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Chapter 2

  • **Which treats of the notable altercation which Sancho Panza had with Do_uixote's niece, and housekeeper, together with other droll matters**
  • The history relates that the outcry Don Quixote, the curate, and the barbe_eard came from the niece and the housekeeper exclaiming to Sancho, who wa_triving to force his way in to see Don Quixote while they held the doo_gainst him, "What does the vagabond want in this house? Be off to your own,
  • brother, for it is you, and no one else, that delude my master, and lead hi_stray, and take him tramping about the country."
  • To which Sancho replied, "Devil's own housekeeper! it is I who am deluded, an_ed astray, and taken tramping about the country, and not thy master! He ha_arried me all over the world, and you are mightily mistaken. He enticed m_way from home by a trick, promising me an island, which I am still waitin_or."
  • "May evil islands choke thee, thou detestable Sancho," said the niece; "Wha_re islands? Is it something to eat, glutton and gormandiser that thou art?"
  • "It is not something to eat," replied Sancho, "but something to govern an_ule, and better than four cities or four judgeships at court."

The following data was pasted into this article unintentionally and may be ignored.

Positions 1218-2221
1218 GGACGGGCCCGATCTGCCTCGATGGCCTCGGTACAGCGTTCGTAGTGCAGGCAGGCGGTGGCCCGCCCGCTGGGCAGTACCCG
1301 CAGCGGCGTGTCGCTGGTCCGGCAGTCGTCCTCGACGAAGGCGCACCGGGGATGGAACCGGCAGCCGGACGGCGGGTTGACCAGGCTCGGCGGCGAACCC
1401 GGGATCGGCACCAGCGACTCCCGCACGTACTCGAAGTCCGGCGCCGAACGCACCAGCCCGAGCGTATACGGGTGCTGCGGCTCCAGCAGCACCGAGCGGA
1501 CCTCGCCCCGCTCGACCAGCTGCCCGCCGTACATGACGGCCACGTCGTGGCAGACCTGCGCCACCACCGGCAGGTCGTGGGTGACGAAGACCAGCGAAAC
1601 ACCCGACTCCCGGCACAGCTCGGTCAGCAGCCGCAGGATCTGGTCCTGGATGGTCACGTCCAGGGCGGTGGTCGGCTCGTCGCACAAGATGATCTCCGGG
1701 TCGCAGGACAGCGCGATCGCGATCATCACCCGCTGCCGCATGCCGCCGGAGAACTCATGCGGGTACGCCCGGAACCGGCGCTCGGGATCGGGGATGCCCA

• "For all that," said the housekeeper, "you don't enter here, you bag o_ischief and sack of knavery; go govern your house and dig your seed-patch,
  • and give over looking for islands or shylands."
  • The curate and the barber listened with great amusement to the words of th_hree; but Don Quixote, uneasy lest Sancho should blab and blurt out a whol_eap of mischievous stupidities, and touch upon points that might not b_ltogether to his credit, called to him and made the other two hold thei_ongues and let him come in. Sancho entered, and the curate and the barbe_ook their leave of Don Quixote, of whose recovery they despaired when the_aw how wedded he was to his crazy ideas, and how saturated with the nonsens_f his unlucky chivalry; and said the curate to the barber, "You will see,
  • gossip, that when we are least thinking of it, our gentleman will be off onc_ore for another flight."
  • "I have no doubt of it," returned the barber; "but I do not wonder so much a_he madness of the knight as at the simplicity of the squire, who has such _irm belief in all that about the island, that I suppose all the exposure_hat could be imagined would not get it out of his head."